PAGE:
• to arrange for appropriate people (usually other self-publishing authors) to write guest posts
  • and to set them up to go live on the blog at the appropriate time

There’s a new and interesting post just about every day. To make it easier for readers to find what they’re looking for, the posts are loosely grouped into different strands according to the days of the week. For example, Monday is the “Opinion” slot in which writers sound off about controversial issues, and Thursday is the “Writing” slot in which we address topics related to the craft of writing.

Writing

World Book Day logo 2014Occasionally I write posts myself. This is either because my chosen topic is one that I’m well qualified to write about (for example, World Book Day), or because I’ve been inspired and informed by discussions on ALLi’s Facebook forum (a members-only group in which we discuss all aspects of self-publishing).

My latest post falls into that second category. Following a conversation about which version of English ALLi’s members choose to write in, I drew on my own experience of having lived in other English-speaking environments and stated my preference for adhering to British English (no surprises there). Although I can translate reasonably well into American English at least, I stick with what comes naturally. I also included quotes from authors writing in English in other countries, including the Scottish-born Catriona Troth, who grew up in Canada but now lives and writes in England (where she’s recently written a book set in Canada).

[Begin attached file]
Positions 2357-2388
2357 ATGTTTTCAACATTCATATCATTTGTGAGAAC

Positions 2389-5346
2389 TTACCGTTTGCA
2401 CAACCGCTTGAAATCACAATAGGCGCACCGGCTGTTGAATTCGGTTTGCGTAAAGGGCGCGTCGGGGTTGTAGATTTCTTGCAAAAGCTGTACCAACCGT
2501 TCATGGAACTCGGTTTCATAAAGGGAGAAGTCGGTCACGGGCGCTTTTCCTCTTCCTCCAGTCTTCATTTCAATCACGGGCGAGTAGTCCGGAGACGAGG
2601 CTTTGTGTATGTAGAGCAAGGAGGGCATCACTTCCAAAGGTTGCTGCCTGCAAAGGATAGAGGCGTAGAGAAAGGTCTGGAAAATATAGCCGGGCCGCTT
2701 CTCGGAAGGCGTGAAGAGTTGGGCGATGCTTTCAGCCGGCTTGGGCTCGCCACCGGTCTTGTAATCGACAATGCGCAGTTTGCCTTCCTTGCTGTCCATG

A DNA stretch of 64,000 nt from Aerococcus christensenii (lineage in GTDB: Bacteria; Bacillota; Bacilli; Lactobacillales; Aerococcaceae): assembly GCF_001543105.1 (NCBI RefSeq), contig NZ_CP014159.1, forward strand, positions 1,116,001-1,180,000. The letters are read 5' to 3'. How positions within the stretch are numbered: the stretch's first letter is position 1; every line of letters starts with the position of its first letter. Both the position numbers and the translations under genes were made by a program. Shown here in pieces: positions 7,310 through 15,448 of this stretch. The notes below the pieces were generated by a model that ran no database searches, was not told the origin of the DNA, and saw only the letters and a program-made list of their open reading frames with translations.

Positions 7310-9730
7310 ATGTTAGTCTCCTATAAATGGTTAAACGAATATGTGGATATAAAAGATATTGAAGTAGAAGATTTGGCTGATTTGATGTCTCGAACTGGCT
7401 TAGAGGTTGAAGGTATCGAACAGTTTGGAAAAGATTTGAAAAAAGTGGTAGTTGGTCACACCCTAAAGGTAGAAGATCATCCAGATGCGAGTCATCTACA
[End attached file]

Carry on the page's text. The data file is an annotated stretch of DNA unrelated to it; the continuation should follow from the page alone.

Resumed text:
The post  – which you can read in full here – received lots of social media shares (53 at the time of writing this YoungByName post) and a flurry of comments (16 at last count, to each of which I gave a personal reply).

The author graduating from her American-style high school in 1978It also gave me the opportunity to use a photo that my editor at the Tetbury Advertiser used to illustrate my latest column there. It shows making a speech on graduation day at my American-style high school in Germany, Frankfurt International School. Worth every bit as much as my high school diploma was the fluency I gained in American English, though I retained my British accent.

Which version of English do you prefer? Do tell!

If you’re an aspiring writer or are already self-publishing your work, you might like to consider joining ALLi: click here for more information.

Posted in Personal life, Self-publishing, Type 1 diabetes, Writing

International Friendships & Chance Meetings Online

FIS logoA post about making new friends and keeping old friends all over the world via the internet

As the former pupil of an international school, one of the reasons I love the internet is that it has enabled us to reconnect, decades later, wherever we now live.

I spent four of my teenage years at Frankfurt International School (FIS), which in those days was attended by children of around 60 nationalities. Not only did I make friends from countries I’d never visited, I even discovered some new countries that I’d never heard of, and some, in those Iron-Curtained days,which didn’t even officially exist. Yes, Estonia, I’m talking about you. Kudos to Paul who in the school yearbook stated his nationality as Estonian, even though I suspect his passport was either American or Russian.You can take the boy out of Estonia, but…